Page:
The REN is used to determine the number of devices that may be connected to a telephone line. Excessive RENs on a telephone line may result in the devices not ringing in response to an incoming call. In most but not all areas, the sum of RENs should not exceed five (5.0).
Interesting. The phones in our 2 bedrooms and kitchen have what seems to be a pretty high REN of 1.08. So, if the ringer is turned-off, wouldn't that lower the REN? No need for all of them to ring when we can hear one or two...
Also, correct me if wrong, exceeding an ideal REN number seems to only impact a phone ringing? That's important of course, but wondering if it impairs the quality of the call though...
Nowadays this is not much of an issue, because most every plastic telephone in existence these days care little to get their power from the old in-house copper telco-wiring. These phones simply come with separate AC/DC transformers (which plug from the base... into the AC Mains separately) and provide all the operational current needed for both phone-electronics and the chirpy 'ringer-tone' they sport to announce an incoming-call.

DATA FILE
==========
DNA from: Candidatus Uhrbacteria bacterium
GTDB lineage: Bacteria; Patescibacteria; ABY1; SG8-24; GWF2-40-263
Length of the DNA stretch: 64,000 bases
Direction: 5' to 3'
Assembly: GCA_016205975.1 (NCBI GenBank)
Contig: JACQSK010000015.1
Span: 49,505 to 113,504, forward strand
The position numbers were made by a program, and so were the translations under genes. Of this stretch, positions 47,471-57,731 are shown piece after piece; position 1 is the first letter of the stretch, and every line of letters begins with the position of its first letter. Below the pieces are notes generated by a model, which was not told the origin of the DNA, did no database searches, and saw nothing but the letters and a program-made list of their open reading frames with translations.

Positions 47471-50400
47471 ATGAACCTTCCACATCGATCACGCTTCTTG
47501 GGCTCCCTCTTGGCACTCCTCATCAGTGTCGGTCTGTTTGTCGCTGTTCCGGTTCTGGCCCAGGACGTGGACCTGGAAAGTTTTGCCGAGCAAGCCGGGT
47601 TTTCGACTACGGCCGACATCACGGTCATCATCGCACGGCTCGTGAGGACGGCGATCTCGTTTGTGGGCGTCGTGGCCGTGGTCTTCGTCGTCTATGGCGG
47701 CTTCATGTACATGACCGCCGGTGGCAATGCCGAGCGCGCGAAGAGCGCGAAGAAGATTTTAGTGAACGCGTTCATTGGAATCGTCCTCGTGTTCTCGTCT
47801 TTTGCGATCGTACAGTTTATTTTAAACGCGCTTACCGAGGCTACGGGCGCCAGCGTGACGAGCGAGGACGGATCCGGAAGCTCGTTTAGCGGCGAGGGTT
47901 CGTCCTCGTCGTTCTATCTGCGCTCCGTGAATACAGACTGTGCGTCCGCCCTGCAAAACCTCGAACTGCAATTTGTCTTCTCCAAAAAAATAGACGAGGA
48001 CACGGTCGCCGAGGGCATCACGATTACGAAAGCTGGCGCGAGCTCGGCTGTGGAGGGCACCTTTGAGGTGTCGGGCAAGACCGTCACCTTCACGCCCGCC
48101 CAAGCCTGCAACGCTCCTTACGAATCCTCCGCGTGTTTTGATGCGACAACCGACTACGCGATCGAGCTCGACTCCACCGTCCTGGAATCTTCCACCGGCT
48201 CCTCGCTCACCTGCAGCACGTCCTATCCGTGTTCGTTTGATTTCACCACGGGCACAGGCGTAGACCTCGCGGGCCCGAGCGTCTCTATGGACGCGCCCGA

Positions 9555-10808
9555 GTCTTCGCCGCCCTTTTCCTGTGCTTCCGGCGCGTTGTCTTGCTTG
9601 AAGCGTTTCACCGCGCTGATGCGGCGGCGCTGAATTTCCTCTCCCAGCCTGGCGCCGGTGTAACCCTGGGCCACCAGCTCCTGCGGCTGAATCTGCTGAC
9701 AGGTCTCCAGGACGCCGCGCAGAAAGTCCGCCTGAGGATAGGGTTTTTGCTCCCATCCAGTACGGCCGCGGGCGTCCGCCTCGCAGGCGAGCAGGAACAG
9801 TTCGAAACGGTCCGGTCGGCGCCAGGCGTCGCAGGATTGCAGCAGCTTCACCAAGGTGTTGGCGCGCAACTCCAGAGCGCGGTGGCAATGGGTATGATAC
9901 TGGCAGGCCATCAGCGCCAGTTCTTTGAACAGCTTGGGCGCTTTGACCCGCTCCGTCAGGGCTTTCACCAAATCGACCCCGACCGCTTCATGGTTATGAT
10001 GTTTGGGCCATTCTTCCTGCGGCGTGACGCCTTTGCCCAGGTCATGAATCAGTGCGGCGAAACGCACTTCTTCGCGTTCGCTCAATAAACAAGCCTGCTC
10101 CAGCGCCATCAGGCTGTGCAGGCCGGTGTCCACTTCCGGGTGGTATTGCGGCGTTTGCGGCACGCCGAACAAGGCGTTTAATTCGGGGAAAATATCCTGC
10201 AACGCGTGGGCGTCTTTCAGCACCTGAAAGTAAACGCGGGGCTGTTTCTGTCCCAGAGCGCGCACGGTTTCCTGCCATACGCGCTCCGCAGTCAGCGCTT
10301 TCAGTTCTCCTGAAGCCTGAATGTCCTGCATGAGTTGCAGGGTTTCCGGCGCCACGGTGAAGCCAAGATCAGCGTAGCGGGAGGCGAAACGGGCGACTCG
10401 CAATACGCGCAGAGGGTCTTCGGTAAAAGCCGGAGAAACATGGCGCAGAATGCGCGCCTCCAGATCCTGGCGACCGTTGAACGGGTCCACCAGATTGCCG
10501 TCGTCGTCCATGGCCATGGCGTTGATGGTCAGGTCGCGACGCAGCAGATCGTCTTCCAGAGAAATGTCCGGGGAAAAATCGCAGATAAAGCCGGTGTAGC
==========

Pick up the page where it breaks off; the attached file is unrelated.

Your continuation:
There are still inexpensive phones being sold today that get only the current from the RJ11 jack which attaches them to the phone-grid. This is the type of phone that still relies on the RJ11 TEL connector to operate with all their features (battery/dial-tone/bell-ringer) intact. Hence they post an REN on their sticker or base, so the user knows how much current these phones expect to draw on the in-home copper-grid for normal use.
ooma hardware: core (hub/scout) and Telo
Premier, Lifetime Member
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Any phone purchased today will have a REN that is less than 1.
Telo with 2 Handsets, a Linx, and a Safety Phone
Telo2 with 2 Handsets and a Linx